Instead of writing a full-scale biography of Jesus of Nazareth, I want to focus on some aspects of the life and teaching of Jesus of Nazareth that are commonly overlooked by most Christians. Any attempt to reconstruct the historical Jesus (as distinct from the incarnate deity of ecclesiastical faith) needs to take into account all the recoverable data about Jesus, much of which has been ignored by many Christians because of its’ embarrassment to Christian orthodoxy. Jesus’ reported sayings in the Gospels are frequently subjected to tortuous exegesis by fundamentalist Christians to make them fit later church tradition. Paradoxically, the data has been critically examined by none other than Christian scholars themselves.
Christianity is based on the mystery religions of the ancient world. The doctrines of the “Trinity” and “incarnation” were borrowed from the pagans. In fact, the whole religion was fabricated after the departure of Jesus. The legendary stories of ‘man-god’ saviors dying for the sins of their people (and rising three days later) were commonly propagated. The Christianity that we know today simply plagiarized the stories and foisted them upon Jesus (P).
The Islamic revival symbolized by the current resurgence of the hijab is often considered as an attempt of Arab Muslims to restore their pride and identity which have been repeatedly undermined by colonization and economic retardation. Man has always had a conservative tendency and reacts against which is new and unfamiliar without realizing whether it is good or bad for him. Some people still think the Muslim women insist on wearing hijab which is the “very symbol of the oppressed situation because they are enslaved by the tradition and are not sufficiently aware of their lamentable situation. “If only”, they probably think, “the movement of the women’s liberation and independence awakes those women’s mind, they will take away the hijab.”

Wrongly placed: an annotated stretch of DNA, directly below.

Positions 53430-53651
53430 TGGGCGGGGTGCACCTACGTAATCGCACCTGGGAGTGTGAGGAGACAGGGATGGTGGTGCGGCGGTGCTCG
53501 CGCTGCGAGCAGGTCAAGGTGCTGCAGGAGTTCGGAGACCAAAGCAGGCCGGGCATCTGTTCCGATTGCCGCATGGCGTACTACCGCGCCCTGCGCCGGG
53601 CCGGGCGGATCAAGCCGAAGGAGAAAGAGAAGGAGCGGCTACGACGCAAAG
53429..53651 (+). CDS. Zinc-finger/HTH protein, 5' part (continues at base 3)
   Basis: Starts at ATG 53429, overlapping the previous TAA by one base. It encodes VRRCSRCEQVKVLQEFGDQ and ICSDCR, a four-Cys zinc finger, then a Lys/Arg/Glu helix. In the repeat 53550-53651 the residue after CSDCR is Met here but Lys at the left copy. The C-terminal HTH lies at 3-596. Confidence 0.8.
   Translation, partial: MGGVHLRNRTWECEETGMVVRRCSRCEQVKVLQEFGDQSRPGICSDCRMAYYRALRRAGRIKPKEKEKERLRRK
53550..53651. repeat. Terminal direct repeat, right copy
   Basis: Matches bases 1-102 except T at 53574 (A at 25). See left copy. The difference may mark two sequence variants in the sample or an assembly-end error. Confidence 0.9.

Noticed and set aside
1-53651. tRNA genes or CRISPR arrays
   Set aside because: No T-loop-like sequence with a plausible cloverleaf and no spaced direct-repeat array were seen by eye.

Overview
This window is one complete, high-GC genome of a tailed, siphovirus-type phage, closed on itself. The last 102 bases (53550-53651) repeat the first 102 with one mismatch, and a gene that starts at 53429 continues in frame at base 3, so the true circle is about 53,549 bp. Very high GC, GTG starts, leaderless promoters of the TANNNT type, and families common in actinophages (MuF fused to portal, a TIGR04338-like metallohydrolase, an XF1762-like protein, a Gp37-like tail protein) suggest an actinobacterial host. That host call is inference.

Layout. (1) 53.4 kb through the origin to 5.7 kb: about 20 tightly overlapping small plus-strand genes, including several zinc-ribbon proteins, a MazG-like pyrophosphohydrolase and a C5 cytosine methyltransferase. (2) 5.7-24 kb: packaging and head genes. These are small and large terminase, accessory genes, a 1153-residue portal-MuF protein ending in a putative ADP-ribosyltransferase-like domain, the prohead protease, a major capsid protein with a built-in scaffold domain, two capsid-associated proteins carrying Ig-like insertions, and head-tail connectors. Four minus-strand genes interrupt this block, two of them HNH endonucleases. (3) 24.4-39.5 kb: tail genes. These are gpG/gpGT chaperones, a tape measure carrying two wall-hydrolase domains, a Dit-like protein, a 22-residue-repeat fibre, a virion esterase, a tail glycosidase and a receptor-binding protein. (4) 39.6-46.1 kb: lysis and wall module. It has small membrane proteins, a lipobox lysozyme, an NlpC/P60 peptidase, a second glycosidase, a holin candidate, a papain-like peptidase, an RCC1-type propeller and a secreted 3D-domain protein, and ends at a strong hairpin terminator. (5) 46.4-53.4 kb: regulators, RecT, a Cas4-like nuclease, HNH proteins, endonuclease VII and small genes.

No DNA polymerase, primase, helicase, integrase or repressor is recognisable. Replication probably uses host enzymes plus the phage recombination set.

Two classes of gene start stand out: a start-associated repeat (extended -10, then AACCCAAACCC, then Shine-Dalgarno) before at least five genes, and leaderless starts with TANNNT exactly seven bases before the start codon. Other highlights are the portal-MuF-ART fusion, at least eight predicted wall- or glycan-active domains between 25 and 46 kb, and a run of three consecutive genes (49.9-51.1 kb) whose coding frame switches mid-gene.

There is an ongoing slander campaign against Islam, claiming that it is a religion that promotes violence and hinting that it seeks world conquest. Before you buy the malarkey that is being produced by people with their own agendas or prejudices or who are just plain ignoramuses, follow these few suggestions.
In the well-known section of Annales 15.44, Tacitus refers unmistakably to “Christiani.” We shall presently take a fresh look at another passage thought to be at least partly Tacitean and which also mentions a sect called “Christiani.” In so doing, this will demonstrate how much historical data can be successfully concealed in one brief passage. As will be seen, when it comes to these “Christiani,” things are not at all as they have seemed. The second passage in question is commonly known as Tacitus’ fragment 2, much of which is generally considered to have once been part of the now lost portion of the fifth book of Tacitus’ Historiae. Fragment 2 was preserved by the Christian historian Sulpicius Severus in his Chronica 2.30.6-7 (ca. 400-403 CE).